Hubble's Time-Lapse of a 'Light Echo'

This beautiful video shows what it looks like after one star eats another star

Well, this is awesome. 

Scientists have been keeping an eye on an unusual star called V838 Monocerotis since 2002, when it had an explosion that made it, for a few weeks, 600,000 times brighter than our sun.

Ever since then, light from that outburst has been rippling across the universe and illuminating space dust in what the European Space Agency calls "the most spectacular 'light echo' in the history of astronomy." The echo alone, according to NASA, spans six light years of outer space. And, now, thanks to a time-lapse look from Hubble photos of the light echo, you can watch the way the echo has transformed—about 20,000 light-years away from Earth at the outer edge of our Milky Way galaxy—over a four-year period: 

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(It's also worth checking out the light echo in GIF form that Jesus Diaz posted over at Gizmodo.)

So what caused this stellar explosion in the first place? It was clear from the get-go that this thing was unlike the novas and supernovas that skywatchers know well. Novas are mammoth nuclear explosions that happen after a normal star "dumps hydrogen onto a compact white-dwarf companion star," according to NASA. Supernovas—which are even more dazzling than novas and temporarily burn brighter than everything else in the galaxy around them—can be caused by nuclear fusion or by the collapse of a star's core.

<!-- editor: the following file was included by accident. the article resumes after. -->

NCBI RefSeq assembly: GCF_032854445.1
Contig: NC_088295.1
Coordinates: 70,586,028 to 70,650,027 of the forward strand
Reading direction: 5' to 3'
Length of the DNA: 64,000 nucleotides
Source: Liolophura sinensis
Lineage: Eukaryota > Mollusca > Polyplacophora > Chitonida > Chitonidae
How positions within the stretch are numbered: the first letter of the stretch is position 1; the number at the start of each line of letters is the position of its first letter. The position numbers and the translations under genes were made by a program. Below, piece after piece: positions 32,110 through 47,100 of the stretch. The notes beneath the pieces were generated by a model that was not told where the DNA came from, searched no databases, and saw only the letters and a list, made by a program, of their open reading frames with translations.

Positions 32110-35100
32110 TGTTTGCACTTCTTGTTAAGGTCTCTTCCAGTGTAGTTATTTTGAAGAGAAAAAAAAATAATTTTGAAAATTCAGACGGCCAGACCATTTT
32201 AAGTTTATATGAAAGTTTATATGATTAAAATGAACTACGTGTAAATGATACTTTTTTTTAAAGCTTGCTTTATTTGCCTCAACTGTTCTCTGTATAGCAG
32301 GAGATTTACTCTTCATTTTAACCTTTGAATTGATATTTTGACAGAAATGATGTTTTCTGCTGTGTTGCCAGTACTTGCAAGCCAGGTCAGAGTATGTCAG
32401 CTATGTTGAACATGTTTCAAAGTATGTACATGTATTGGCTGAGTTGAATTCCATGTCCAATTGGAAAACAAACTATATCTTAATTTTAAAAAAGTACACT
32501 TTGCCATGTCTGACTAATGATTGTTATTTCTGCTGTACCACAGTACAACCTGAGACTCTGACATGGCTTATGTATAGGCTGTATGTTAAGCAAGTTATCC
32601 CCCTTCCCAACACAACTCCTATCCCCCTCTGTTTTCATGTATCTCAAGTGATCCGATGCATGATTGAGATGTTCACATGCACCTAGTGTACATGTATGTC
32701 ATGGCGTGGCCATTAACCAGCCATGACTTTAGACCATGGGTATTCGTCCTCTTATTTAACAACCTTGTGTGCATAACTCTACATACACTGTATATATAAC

But none of that happened this time. Whereas a typical nova blasts a star's outer layers into space and a supernova blows apart a star entirely, V838 Monocerotis didn't even lose its outer layers. From NASA

Instead, it grew enormously in size. Its surface temperature dropped to temperatures that were not much hotter than a light bulb. This behavior of ballooning to an immense size, but not losing its outer layers, is very unusual and completely unlike an ordinary nova explosion.

This sudden and unpredictable explosion, then, may be evidence of a stage in star evolution that is "rarely seen," NASA says. One theory: A pair of stars got so close to each other that their atmospheres merged. A slightly less romantic way of describing this event: stellar cannibalism, in which one star swallows the one next to it.  

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Adrienne LaFrance is a senior associate editor at The Atlantic, where she oversees the Technology Channel. Previously she worked as an investigative reporter for Honolulu Civil Beat, Nieman Journalism Lab, and WBUR. More

Her writing has appeared in The New York Times, The Washington Post, Gawker, The Awl, and several other publications.

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